Alignment of heavenly bodies influencing your luck or even deciding your fate is a belief that has been around as long as human beings. In ancient times, people believed movements of the moon and stars determined the future of their lives and welfare.
With the passage of time, these beliefs have not vanished, but morphed into modern versions. Now some people in Hong Kong think movements of television stars can affect their good fortune. Their worry centres around a film, starring Adam Cheng Siu-chow, to be released on Thursday. Every time Cheng appears on screen, these people get the jitters as they believe he has a face that launched a few market crashes.
While some link luck to movements of stars - a star of the celluloid variety, in this case - others rely on their own methods varying from carrying a simple lucky talisman, to numerology or detailed art forms like fung shui.
But complete faith in such beliefs can bring unforeseen results - as former Myanmar junta strongman General Ne Win found out. A great believer in the power of No 9, he decided to issue notes in denominations of 45 and 90 and banned higher denominations. Invariably this ended in economic chaos, with millions losing their savings. That led to student rioting at Rangoon University on August 8, 1988, popularly known as the 8-8-88 uprising. So in the end, the number brought Ne Win no luck.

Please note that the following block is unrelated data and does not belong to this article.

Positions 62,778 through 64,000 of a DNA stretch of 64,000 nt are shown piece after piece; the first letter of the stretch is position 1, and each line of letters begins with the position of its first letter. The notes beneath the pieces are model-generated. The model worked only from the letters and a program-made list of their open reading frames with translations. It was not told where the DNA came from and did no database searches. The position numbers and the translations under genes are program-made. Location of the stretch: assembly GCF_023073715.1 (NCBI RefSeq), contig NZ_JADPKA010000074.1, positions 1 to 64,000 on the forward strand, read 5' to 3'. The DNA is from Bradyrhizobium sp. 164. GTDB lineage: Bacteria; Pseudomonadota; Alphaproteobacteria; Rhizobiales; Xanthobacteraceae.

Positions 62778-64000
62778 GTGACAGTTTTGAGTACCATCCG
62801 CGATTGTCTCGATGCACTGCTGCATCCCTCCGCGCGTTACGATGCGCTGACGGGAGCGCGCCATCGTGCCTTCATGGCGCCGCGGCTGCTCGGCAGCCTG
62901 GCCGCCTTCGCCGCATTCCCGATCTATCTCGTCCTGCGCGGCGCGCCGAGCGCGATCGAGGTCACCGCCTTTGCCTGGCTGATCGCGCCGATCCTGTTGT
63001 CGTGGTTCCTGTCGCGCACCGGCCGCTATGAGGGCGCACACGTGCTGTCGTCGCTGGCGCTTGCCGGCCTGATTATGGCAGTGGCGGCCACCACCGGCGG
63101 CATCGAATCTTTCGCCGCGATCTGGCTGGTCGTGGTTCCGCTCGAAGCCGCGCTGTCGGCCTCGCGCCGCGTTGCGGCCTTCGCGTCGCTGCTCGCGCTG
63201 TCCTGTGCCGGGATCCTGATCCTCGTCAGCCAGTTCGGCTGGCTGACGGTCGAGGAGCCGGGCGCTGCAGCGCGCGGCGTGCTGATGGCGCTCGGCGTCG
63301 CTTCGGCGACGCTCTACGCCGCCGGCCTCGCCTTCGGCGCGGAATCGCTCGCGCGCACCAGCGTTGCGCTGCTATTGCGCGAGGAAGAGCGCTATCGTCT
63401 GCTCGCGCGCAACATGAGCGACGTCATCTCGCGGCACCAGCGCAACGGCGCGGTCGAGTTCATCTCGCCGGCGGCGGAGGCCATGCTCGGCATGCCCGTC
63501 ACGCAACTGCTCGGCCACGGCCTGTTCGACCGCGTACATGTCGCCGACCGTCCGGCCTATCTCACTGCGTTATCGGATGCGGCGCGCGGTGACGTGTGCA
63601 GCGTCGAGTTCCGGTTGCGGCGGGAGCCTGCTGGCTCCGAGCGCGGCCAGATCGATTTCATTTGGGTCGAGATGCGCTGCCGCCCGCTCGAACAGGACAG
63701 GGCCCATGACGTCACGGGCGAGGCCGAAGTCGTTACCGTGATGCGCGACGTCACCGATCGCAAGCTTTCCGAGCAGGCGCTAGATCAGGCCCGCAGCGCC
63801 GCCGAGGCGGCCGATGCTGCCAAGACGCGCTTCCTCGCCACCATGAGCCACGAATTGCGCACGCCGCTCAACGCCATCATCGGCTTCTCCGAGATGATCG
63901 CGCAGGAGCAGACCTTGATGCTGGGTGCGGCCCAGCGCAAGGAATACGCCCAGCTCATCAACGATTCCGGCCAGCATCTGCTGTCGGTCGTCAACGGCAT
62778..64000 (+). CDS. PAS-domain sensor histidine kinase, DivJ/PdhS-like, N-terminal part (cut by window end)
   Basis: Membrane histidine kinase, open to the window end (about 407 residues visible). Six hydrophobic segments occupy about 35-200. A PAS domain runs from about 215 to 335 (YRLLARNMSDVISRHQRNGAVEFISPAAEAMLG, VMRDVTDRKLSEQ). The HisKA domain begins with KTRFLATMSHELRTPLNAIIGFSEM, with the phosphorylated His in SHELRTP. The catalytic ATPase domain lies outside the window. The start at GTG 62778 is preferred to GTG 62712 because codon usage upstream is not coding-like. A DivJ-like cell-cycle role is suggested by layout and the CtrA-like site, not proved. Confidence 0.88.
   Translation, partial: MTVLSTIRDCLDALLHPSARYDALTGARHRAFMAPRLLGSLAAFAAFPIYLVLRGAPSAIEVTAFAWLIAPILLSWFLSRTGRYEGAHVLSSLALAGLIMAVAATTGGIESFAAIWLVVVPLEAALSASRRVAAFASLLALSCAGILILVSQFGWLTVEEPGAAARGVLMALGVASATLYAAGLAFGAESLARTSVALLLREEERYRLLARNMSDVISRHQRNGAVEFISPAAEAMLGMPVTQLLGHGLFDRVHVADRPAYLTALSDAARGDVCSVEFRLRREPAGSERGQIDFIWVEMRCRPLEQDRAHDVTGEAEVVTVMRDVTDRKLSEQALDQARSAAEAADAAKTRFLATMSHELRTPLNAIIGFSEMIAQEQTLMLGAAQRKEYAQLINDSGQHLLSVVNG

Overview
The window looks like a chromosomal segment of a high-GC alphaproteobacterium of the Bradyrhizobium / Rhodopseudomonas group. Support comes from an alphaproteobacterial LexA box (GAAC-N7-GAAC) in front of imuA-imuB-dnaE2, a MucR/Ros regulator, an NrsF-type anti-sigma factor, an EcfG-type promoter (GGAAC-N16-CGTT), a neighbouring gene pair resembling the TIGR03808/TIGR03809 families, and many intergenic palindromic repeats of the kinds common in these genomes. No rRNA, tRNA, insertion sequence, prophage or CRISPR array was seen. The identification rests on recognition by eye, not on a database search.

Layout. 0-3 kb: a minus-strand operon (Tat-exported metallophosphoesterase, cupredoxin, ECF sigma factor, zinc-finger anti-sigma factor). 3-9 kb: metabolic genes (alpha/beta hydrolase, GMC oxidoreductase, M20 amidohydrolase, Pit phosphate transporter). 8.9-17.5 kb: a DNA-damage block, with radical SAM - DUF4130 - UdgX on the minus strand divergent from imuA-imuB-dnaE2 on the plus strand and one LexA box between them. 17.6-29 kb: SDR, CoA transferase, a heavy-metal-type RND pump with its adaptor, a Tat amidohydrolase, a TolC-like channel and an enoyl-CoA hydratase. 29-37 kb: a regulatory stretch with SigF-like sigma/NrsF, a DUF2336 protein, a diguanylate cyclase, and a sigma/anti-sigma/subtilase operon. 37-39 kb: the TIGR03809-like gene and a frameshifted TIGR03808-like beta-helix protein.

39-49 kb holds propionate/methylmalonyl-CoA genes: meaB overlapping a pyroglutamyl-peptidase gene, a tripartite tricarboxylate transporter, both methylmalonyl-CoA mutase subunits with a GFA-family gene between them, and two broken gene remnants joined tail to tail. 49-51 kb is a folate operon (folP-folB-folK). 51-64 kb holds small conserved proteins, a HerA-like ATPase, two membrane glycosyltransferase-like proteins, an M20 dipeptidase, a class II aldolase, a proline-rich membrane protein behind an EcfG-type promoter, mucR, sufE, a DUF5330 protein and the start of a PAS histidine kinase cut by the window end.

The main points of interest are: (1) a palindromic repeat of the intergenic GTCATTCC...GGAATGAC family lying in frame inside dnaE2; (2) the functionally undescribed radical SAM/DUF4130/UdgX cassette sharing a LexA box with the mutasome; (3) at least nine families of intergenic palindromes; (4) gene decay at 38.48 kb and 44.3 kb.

Linking seemingly unrelated events to a time of chaos and misfortune is common. But even when things are going well, this happens.
It was not too long ago, in 2003, that the appearance of a crocodile in the Shan Pui River in Hong Kong was linked by some to a rally in the Hang Seng Index and a rise in property prices. The crocodile, which caught the attention of the global media, after experts failed for months to capture her, was finally caught in 2004. By that time, she was so popular she was voted as person of the year in a poll. Named Pui Pui, meaning "precious one", she now resides at the Hong Kong wetland park.
Now that should bring comfort to those wary of Adam Cheng's new film. If the markets start sliding after he hits the screen, as they fear, all we have to do is take Pui Pui back to the river to prop the index back. Simple.
Alex Lo is on leave